The Department of Trade and Industry should ban the sending of spam e-mail to business addresses and give the Information Commissioner tougher, more flexible powers, an all-party committee of MPs said yesterday.
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In a powerful report, the All Party Parliamentary Internet Group (APIG) laid out a series of initiatives that could begin to control the deluge of unsolicited e-mail flooding businesses and consumers.
The MPs called on the government extend the ban on sending unsolicited e-mails to private e-mail addresses, which comes into effect in December, to business addresses also.
They said the DTI should show its "full and formal support" for properly operated blocklists - databases of known sources of spam. The committee said government should financially support "those blocklists that meet the highest standards and hence those that they would wish to see used by the public sector".
Spam accounts for up to 55% of all e-mail, with government itself hard hit, with 30% of e-mails received that are unwanted, according to security company MessageLabs.
Richard Allan MP, joint vice chairman of APIG, said: "If all the report's recommendations were implemented, then our constituents could expect to see a significant reduction in the amount of spam they receive."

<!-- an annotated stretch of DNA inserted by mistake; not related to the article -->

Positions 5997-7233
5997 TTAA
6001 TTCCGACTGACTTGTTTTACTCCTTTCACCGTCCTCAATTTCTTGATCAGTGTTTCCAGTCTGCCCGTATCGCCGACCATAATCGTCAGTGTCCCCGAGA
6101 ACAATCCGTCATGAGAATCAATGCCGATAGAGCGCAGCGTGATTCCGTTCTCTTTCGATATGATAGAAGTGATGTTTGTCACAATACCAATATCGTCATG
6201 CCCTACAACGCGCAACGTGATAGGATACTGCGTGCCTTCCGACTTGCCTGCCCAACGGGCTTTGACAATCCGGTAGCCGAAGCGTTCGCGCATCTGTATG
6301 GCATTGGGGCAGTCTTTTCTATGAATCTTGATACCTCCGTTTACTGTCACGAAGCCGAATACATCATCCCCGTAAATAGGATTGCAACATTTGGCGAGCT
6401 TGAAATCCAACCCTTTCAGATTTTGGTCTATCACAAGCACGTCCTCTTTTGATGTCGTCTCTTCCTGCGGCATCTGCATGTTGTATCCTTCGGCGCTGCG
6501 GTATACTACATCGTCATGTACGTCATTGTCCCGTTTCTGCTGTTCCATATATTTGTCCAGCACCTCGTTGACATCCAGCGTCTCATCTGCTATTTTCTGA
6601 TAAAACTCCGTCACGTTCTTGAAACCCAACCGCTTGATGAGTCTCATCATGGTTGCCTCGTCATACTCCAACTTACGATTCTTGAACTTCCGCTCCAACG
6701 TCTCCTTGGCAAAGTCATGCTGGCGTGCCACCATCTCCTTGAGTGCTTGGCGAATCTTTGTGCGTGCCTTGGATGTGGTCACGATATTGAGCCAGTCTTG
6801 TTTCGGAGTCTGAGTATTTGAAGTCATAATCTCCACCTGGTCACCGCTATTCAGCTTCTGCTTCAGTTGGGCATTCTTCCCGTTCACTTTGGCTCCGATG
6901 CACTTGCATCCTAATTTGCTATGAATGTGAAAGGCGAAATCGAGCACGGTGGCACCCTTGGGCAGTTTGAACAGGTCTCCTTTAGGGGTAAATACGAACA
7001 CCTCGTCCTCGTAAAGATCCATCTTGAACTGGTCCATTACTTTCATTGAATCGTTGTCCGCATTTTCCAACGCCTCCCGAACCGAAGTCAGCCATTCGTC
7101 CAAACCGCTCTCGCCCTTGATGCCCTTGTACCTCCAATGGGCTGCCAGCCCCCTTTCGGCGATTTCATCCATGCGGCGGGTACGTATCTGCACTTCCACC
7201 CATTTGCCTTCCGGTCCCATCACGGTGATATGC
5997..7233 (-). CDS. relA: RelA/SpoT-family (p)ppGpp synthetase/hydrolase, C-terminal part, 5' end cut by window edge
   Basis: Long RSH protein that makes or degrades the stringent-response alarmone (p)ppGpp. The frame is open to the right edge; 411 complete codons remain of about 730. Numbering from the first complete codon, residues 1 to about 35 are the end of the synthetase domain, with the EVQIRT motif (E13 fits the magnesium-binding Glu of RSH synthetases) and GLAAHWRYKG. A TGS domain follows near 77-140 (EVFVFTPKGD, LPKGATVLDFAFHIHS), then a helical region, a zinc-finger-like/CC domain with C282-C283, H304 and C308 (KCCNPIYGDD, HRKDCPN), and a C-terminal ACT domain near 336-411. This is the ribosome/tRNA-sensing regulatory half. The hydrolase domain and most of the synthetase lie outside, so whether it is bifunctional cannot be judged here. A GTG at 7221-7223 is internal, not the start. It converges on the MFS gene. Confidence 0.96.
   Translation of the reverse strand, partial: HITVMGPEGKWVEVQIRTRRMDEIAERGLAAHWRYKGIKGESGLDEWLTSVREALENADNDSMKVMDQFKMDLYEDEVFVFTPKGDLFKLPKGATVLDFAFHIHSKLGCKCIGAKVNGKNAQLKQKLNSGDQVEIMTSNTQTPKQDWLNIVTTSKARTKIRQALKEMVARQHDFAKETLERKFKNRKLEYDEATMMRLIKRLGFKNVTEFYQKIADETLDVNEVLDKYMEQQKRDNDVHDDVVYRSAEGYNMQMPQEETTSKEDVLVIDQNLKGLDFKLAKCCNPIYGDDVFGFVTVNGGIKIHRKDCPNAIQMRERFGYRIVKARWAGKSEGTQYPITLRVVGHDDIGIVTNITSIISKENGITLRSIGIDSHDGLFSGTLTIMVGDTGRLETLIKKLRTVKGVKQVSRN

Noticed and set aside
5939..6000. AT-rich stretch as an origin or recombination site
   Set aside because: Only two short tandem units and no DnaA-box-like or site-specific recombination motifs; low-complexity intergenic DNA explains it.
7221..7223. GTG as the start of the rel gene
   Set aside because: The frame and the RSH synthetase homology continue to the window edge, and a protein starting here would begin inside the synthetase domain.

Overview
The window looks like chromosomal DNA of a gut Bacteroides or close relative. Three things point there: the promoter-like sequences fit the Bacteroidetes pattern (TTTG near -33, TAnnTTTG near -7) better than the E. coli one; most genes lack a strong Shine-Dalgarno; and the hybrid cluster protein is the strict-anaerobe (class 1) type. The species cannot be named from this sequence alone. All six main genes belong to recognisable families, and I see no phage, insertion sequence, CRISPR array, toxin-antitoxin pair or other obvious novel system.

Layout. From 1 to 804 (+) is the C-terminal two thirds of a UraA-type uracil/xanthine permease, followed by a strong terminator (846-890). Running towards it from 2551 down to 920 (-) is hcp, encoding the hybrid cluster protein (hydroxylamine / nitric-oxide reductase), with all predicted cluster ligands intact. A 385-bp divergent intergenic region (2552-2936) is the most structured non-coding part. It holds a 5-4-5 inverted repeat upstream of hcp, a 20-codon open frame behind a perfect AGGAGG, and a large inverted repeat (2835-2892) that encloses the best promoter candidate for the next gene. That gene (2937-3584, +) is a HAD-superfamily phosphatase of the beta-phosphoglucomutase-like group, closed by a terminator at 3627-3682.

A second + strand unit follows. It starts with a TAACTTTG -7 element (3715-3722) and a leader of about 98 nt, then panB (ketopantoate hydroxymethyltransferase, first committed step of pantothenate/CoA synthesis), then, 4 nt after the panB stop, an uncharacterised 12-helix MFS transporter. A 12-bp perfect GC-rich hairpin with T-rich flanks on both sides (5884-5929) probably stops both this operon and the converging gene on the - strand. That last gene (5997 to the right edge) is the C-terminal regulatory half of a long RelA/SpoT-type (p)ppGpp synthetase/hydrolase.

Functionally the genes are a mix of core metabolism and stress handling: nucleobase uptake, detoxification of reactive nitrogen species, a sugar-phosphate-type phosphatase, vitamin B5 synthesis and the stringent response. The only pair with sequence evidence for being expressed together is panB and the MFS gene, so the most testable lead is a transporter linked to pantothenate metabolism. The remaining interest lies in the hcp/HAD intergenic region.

Derek Wyatt MP, chairman of APIG, said the government initiative could spearhead co-ordinated global action. "I hope that this report can help build international support for both legislative and technical measures to deal with spam," he said.
Next week Wyatt and other members of the committee will join e-envoy Andrew Pinder on a visit to the US Congress to discuss the issue.
APIG is urging the US and Australian governments to adopt anti-spam legislation that is closely aligned to the European Directive on Privacy and Electronic Communications and called on the OECD push for consistent anti-spam legislation on a global basis.
Matt Sergeant, senior anti-spam technologist at MessageLabs, described the APIG report as "a wonderful step forward for UK business. Without a strong legal position on spam the problem will continue to grow and will keep costing UK businesses billions every year".
Alyn Hockey, director of research at e-mail security company Clearswift, warned that waiting until the World Spam Summit in October 2004, is a year too late. "We need action now," he said.